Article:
Multi-element (H,C,N,S) stable isotope ratio analysis was tested for its suitability as a means for geographical provenance assignment of lamb meat from several European regions. The defatted dry matter (crude protein fraction) from lamb meat was found to be a suitable probe for “light” element stable isotope ratio analysis. Significant differences were observed between the multi-element isotope ratios of lamb samples from different regions. The mean hydrogen isotopic ratios of the defatted dry matter from lamb were found to be significantly correlated with the mean hydrogen isotopic ratios of precipitation and groundwater in the production regions. Carbon and nitrogen isotopic ratios were influenced by feeding practices and climate. Sulfur isotopic ratios were influenced by geographical location and surface geology of the production region. The results permitted differentiation of lamb meat, from most production regions, by inspection. However, more sophisticated evaluation of the data using multivariate methods, such as linear discriminant analysis, achieved 78% correct classification.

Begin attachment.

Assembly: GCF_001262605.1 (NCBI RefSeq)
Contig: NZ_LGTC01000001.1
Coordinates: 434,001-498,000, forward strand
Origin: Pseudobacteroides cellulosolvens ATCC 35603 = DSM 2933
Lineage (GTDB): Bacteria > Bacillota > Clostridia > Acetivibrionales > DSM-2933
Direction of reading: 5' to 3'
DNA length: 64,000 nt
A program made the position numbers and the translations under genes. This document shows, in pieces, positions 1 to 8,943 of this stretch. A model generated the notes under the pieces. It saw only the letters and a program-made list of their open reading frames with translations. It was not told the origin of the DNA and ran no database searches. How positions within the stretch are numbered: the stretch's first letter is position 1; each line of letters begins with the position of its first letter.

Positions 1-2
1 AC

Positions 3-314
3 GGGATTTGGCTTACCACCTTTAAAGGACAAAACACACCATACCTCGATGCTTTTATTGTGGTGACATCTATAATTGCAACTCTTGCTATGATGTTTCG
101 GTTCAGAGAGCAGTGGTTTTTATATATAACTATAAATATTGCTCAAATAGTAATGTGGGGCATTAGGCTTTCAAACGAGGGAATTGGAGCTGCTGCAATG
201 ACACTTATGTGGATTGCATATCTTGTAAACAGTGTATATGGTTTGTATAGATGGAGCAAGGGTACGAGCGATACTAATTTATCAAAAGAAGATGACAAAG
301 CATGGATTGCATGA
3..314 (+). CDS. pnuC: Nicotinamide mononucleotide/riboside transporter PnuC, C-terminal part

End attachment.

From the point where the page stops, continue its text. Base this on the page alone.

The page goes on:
|Number of pages||12|
|Journal||Analytical and Bioanalytical Chemistry|
|Publication status||Published - Sep 2007|
- geographic origin
- stable isotopes